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Window Period

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Updated January 26, 2014

Written or reviewed by a board-certified physician. See About.com's Medical Review Board.

Definition: After you are exposed to a disease and become infected, there is generally a period of time before you will show up as positive for that disease when tested. That period is known as the window period, and it is different from the incubation period, which is the time that passes between being exposed to a disease and starting to experience symptoms.

How long it takes to test positive for a disease such as an STD depends on a number of factors. These include:

  1. Whether the test is looking for the pathogen that causes the disease, or your immune response to the pathogen.
     
  2. The specific test that is being done. For example, a DNA amplification test that looks directly for the organizm would usually be able to detect a an infection more quickly than an antibody based test that needs to wait for an immune response.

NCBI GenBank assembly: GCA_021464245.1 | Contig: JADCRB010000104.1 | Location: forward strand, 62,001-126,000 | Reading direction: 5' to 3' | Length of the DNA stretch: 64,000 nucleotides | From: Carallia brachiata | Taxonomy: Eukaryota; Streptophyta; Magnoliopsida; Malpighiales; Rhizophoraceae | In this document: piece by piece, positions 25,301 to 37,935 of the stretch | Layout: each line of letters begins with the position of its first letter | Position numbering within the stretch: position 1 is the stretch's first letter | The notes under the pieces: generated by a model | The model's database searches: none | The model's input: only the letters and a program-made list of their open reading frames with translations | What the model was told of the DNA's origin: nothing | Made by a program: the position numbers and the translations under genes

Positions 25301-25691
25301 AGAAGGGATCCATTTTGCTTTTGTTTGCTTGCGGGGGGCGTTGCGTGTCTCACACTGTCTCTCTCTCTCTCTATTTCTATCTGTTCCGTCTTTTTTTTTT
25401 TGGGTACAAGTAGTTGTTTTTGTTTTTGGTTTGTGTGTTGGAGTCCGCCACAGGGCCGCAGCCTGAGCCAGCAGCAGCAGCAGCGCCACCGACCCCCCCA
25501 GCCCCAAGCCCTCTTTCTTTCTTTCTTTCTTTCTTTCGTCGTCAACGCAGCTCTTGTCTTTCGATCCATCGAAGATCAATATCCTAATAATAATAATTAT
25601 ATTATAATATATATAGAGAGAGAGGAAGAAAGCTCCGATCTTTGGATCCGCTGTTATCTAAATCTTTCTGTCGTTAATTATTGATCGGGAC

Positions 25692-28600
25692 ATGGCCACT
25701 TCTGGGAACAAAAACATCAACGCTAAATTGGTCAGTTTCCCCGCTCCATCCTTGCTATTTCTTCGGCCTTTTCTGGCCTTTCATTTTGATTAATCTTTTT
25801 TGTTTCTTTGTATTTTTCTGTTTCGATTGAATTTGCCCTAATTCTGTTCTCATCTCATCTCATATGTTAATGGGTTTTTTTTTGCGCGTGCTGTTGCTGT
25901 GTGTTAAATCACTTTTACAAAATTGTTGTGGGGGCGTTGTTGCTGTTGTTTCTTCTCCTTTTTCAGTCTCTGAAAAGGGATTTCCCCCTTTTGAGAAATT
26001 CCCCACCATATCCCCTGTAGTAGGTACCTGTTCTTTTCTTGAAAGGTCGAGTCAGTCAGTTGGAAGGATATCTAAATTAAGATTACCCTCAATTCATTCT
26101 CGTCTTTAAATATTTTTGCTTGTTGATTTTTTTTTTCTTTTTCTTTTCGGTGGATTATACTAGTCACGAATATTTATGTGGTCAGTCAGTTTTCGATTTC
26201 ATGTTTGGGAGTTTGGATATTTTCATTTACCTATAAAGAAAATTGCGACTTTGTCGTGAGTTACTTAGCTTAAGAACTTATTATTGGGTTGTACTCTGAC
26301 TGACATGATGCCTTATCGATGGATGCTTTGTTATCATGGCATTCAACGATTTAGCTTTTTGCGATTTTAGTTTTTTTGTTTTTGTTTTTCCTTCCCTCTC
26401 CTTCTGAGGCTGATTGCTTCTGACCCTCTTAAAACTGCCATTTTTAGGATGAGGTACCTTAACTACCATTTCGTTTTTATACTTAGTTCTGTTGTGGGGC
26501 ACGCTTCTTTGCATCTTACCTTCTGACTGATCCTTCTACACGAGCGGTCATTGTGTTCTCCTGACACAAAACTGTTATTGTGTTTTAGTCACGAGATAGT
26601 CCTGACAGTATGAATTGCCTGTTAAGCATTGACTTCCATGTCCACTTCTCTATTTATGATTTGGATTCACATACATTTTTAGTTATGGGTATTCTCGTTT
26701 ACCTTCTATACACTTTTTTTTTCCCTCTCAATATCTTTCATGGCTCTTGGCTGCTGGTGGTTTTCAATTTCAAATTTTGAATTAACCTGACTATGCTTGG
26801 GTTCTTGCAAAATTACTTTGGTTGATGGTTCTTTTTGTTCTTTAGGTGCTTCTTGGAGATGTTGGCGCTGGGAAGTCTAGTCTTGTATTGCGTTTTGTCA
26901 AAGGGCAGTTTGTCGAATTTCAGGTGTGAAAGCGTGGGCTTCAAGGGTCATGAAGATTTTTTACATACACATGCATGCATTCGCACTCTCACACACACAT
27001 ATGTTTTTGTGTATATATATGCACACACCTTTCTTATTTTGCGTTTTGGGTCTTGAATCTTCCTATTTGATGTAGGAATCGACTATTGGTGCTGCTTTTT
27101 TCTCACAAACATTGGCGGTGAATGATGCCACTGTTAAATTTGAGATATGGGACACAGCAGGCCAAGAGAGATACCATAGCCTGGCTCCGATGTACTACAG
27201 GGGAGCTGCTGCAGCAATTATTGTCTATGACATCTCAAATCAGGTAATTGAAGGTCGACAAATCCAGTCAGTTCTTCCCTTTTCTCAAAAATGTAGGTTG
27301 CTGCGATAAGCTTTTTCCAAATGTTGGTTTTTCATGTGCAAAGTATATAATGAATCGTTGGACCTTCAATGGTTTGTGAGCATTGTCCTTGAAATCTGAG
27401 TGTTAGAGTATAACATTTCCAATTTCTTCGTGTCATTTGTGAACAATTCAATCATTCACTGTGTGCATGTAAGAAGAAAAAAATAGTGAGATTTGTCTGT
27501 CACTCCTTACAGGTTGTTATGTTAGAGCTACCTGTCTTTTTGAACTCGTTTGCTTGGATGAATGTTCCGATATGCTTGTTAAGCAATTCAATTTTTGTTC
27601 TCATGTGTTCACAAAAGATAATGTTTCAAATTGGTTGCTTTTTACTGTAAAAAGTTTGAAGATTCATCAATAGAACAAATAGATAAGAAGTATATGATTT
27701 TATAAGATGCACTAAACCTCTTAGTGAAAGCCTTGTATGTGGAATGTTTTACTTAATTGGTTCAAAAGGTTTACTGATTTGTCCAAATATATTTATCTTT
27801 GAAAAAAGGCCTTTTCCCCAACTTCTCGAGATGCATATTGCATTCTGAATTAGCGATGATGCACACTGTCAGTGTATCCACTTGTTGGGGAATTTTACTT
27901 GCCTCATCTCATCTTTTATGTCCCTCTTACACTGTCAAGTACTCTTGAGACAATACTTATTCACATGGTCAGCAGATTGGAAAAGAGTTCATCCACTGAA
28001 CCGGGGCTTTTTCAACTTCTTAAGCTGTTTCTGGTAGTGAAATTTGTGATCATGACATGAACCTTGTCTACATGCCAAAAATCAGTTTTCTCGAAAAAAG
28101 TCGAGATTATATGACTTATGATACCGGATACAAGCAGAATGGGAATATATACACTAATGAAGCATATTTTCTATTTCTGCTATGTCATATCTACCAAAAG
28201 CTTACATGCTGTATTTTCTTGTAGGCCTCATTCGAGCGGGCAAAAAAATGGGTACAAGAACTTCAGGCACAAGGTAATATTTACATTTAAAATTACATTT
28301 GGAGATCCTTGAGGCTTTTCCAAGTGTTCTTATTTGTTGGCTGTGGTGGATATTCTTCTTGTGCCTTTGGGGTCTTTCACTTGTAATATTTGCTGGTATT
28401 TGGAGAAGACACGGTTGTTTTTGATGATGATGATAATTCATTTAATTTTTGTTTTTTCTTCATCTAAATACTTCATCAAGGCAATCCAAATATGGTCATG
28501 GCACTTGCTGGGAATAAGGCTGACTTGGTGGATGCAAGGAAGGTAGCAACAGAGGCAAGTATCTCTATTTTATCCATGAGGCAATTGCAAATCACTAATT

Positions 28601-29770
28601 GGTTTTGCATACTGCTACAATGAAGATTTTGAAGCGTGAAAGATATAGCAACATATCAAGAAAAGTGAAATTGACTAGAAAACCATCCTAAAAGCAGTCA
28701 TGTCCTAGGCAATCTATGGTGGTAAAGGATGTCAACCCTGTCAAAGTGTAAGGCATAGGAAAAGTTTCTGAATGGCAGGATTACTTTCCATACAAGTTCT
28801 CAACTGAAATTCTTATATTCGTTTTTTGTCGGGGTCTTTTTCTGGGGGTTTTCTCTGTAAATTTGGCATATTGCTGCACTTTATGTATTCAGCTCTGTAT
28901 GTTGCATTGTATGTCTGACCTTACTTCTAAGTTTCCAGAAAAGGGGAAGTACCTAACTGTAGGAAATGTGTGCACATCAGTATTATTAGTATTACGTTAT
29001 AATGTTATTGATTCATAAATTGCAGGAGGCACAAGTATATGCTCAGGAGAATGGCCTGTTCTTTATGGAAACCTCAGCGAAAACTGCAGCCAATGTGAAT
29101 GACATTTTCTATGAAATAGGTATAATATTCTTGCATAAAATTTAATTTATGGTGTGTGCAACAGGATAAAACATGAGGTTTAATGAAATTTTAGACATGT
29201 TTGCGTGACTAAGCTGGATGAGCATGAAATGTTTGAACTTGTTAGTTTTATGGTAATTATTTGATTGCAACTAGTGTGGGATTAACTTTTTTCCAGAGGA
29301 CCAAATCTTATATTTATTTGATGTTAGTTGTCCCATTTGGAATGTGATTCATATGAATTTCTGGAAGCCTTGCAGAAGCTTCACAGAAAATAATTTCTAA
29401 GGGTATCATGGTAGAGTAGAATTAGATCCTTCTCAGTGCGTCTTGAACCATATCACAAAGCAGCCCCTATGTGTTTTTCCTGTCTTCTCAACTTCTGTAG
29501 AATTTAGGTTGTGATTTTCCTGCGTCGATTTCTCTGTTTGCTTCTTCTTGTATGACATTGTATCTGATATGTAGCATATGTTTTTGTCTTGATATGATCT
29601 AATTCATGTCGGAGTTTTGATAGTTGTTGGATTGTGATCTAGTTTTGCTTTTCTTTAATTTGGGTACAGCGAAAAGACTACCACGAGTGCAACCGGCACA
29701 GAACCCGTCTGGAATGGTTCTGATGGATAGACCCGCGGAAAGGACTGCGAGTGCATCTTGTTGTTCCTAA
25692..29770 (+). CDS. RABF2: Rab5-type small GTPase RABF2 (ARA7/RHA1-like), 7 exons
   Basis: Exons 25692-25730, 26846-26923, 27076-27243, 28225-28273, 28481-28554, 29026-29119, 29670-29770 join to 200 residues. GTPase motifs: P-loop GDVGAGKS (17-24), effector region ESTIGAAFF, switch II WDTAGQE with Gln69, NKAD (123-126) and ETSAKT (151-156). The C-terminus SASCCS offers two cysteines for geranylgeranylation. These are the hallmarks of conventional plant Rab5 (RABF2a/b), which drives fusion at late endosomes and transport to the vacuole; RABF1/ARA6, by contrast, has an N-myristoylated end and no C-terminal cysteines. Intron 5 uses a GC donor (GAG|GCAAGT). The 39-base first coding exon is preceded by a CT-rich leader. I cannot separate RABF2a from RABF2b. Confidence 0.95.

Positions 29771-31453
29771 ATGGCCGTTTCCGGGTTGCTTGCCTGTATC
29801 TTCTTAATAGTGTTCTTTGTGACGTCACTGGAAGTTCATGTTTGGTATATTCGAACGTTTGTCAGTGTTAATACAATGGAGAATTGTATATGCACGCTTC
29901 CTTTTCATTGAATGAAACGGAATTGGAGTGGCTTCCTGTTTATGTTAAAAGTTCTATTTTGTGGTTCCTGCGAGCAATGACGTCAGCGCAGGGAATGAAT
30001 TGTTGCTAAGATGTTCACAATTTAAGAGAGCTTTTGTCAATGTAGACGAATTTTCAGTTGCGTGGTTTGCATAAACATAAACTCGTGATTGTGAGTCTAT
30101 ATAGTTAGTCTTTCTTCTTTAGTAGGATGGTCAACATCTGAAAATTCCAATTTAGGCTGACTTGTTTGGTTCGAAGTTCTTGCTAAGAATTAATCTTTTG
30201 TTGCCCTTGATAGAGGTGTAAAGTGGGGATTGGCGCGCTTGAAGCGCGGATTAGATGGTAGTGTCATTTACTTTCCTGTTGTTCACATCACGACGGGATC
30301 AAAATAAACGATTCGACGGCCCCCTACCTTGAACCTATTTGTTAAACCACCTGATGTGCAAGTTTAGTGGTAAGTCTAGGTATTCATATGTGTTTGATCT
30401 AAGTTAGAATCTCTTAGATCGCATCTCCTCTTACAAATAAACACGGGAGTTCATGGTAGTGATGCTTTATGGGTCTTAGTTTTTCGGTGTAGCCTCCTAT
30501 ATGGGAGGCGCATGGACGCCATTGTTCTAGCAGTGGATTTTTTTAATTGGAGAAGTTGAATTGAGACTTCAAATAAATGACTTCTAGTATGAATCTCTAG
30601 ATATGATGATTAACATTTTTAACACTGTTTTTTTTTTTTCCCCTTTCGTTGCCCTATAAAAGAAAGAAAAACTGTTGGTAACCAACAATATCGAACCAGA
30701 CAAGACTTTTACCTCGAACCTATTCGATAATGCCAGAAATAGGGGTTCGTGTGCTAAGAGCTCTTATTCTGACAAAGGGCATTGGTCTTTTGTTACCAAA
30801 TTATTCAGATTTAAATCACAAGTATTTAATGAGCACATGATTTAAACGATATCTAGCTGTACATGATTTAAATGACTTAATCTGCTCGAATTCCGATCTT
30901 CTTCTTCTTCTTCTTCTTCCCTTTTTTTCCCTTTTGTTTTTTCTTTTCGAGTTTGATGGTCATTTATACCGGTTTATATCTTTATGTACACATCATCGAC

3. The health of your immune system and whether you have been exposed to a similar infection before.

 

As such, if you are concerned that you might have been exposed to a particular STD, it is important to discuss when that exposure happened with your physician. She will be able to give you a general idea of whether or not you have passed the window period for STD testing or if it would be better to wait and get tested (or re-tested) at a later date.

Testing while you are still inside the window period could lead to inconsistent test results or a misleadingly false negative test. This is why STD screening may not provide an accurate reflection of your health status when you have had unprotected sex relatively recently.

Examples:
People who may have been exposed to HIV are generally told to retest at least once -- six months to a year after the presumed exposure. At this time, the window period will have passed for the vast majority of HIV infections, and negative tests will almost be certainly true negatives instead of false negatives where the person hasn't had enough time to seroconvert.

During acute HIV, the virus is replicating but the body has yet to form antibodies. In this case, a clinician can specifically test for the virus itself to assess for acute HIV. There are also specific tests that are suitable for detecting recent HIV infections (less than 170 days old), but these tests are not widely used outside of research settings.

  1. About.com
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  3. Sexually Transmitted Diseases (STDs)
  4. Glossary
  5. Glossary T-Z
  6. Window Period - Waiting for STD Testing

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